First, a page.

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Barcaldine's arm is high in air,
. Brave Torquil from Dunvegan high,
Eyes, hands, and brandish'd weapons met;
While thus for blows and death prepared,
The tumult is appeased by the arrival of the Abbot, for the purpose of performing the nuptial ceremony.This person is disposed to view Bruce with the utmost hostility, both as the enemy of Lorn, and on account of the profanation of which he had been guilty in slaying Comyn at the altar. Compelled, however, by a supernatural impulse, he pronounces blessings
upon him. He then announces, that warning from above forbids him to celebrate the proposed nuptials, and immediately sets sail. The consternation of Lorn is increased by the sudden disappearance of Edith, who it appears had fled along with her nurse, no one knows where. Ronald, however, beholds all these events with secret satisfaction.
After this day of agitation, all the guests of Artornish at length retire to rest. Bruce and his brother, when sunk in repose, are alarmed by the sound of footsteps in their apartment. They are re-assured, however, by discovering that this mysterious visitor is Ronald. That chieftain then owns and does homage to Bruce as his sovereign, and proffers apologies for having been induced to bear arms against him. Bruce confides to him his designs and hopes of regaining his rightful possession, and they deliberate on the course to be followed. They determine to repair, first to Skye, thence to coast the Hebrides, and call out their brave inhabitants to the defence of their monarch. To the shore of Skye we are therefore conducted. The chiefs, in passing by the most desolate part of it, are tempted to land and hunt the deer. This gives the poet an opportunity to describe the remarkable scenery which occurs in this quarter, and which he has done in a singularly powerful and striking
Rarely human eye has known A scene so stern as that dread lake,
With its dark ledge of barren stone. Seems that primeval earthquake's sway Hath rent a strange and shatter'd way
Through the rude bosom of the hill, And that each naked precipice, Sable ravine, and dark abyss, Tells of the outrage still. The wildest glen, but this, can show Some touch of Nature's genial glow; On high Benmore green mosses grow, And heath-bells bud in deep Glencroe,
And copse on Cruchan-Ben; But here, above, around, below, On mountain or in glen,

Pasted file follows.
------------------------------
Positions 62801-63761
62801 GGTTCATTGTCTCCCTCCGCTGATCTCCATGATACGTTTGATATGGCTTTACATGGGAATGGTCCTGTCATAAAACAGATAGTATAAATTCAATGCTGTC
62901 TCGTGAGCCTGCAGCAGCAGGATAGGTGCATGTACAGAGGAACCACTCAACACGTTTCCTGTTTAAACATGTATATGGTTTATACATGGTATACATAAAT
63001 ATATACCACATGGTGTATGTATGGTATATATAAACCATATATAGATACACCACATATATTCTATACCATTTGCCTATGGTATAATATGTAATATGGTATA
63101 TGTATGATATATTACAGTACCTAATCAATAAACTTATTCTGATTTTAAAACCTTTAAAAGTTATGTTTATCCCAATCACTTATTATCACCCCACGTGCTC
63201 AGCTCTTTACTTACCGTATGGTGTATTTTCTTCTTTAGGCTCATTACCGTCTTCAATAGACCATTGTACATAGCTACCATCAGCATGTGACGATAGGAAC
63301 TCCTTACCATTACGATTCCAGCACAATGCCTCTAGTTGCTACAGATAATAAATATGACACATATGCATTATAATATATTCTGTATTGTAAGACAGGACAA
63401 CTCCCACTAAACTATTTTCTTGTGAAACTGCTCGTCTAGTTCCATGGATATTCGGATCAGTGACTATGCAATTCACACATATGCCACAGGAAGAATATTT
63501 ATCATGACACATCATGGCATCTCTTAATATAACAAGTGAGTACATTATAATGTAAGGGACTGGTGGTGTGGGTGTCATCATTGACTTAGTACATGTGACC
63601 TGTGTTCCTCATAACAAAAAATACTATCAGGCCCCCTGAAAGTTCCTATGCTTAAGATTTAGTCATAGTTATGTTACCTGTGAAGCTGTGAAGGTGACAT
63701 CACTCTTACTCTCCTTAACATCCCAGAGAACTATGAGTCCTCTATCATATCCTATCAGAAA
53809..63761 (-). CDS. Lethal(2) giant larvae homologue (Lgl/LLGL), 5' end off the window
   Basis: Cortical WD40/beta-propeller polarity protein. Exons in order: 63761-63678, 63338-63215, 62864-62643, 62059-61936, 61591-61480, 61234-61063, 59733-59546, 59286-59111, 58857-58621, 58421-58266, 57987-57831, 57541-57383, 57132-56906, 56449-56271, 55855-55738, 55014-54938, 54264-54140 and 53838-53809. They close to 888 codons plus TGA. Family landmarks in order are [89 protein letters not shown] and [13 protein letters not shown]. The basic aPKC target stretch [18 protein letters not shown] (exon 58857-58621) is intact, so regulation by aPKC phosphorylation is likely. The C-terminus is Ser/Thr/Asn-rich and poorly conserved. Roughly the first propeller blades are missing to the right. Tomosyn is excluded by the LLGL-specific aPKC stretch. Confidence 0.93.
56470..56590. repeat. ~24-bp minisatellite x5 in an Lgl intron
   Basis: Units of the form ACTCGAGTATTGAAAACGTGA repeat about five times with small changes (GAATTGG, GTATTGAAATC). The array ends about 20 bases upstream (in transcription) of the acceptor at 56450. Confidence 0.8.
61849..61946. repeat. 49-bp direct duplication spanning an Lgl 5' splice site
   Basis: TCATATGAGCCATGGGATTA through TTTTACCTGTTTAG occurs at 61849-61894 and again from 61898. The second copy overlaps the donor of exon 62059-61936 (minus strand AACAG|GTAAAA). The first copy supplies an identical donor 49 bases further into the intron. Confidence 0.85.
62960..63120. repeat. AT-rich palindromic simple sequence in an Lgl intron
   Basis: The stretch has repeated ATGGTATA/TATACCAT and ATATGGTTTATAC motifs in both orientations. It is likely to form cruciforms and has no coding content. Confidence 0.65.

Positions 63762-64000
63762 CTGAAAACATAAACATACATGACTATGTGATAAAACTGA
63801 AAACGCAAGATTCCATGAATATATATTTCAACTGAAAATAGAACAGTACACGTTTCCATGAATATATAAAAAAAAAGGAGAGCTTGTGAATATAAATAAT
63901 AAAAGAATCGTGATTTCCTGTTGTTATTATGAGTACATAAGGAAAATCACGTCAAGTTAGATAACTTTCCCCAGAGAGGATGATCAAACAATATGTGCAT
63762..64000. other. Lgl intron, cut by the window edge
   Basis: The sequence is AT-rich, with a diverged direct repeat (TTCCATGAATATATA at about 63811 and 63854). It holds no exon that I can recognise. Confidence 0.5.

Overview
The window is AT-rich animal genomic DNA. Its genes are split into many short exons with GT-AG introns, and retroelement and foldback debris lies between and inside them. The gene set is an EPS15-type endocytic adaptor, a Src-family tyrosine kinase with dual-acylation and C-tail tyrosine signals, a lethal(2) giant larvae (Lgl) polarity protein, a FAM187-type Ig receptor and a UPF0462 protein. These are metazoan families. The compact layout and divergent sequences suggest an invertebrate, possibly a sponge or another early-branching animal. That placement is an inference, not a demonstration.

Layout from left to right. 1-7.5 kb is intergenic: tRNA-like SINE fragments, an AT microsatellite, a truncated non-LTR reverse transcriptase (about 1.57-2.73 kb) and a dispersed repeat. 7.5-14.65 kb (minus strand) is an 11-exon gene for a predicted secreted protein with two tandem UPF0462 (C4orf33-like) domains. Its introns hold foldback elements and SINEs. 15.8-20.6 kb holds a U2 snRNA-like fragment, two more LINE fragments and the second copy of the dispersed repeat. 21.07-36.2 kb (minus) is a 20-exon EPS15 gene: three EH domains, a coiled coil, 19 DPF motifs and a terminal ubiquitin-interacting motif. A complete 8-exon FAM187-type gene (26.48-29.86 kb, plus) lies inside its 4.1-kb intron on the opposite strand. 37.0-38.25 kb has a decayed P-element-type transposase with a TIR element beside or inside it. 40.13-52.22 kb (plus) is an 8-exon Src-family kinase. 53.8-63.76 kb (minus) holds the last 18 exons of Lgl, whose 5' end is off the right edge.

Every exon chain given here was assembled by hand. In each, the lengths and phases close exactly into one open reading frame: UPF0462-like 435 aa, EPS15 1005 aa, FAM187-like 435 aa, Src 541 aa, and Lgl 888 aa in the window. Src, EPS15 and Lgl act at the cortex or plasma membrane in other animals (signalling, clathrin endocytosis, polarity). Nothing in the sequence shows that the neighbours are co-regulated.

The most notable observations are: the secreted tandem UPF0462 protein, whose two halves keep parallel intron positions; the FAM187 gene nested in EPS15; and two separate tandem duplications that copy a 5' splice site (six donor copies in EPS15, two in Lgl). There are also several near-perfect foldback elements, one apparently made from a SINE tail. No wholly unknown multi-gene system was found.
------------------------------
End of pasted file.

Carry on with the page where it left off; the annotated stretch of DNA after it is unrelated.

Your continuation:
Nor tree, nor shrub, nor plant, nor flower, Nor aught of vegetative power,
The weary eye inay ken. For all is rocks at random thrown, Black waves, bare crags, and banks of stone, As if were here denied
The summer sun, the spring's sweet dew, That clothe with many a varied hue
The bleakest mountain-side.
And wilder, forward as they wound,
For from the mountain hoar, Hurl'd headlong in some night of fear, When yell'd the wolf and fled the deer, Loose crags had toppled o'er; And some, chance-poised and balanced, lay, So that a stripling arm might sway A mass no host could raise, In Nature's rage at random thrown, Yet trembling like the Druid's stone On its precarious base.
The evening mists, with ceaseless change, Now clothed the mountains' lofty range, Now left their foreheads bare,
And round the skirts their mantle furl'd,
And oft, condensed, at once they lower, When, brief and fierce, the mountain shower Pours like a torrent down,
And when return the sun's glad beams, Whiten'd with foam a thousand streams Leap from the mountain's crown.
The chiefs are now informed, that their bark, by a sinistrous accident, has been compelled to quit the shore. They are fain therefore to accept the invitation of several very suspicious personages, to enter their hut. Ronald and Bruce determine to watch, by turns, along with Allan, a young chief who accompanies them. The two former complete their watches with care and safety, but with Allan the case was otherwise.
To Allan's eyes was harder task,
Then thought he of his mother's tower, His little sisters' green-wood bower, How there the Easter-gambols pass, And of Dan Joseph's lengthen'd mass. But still before his weary eye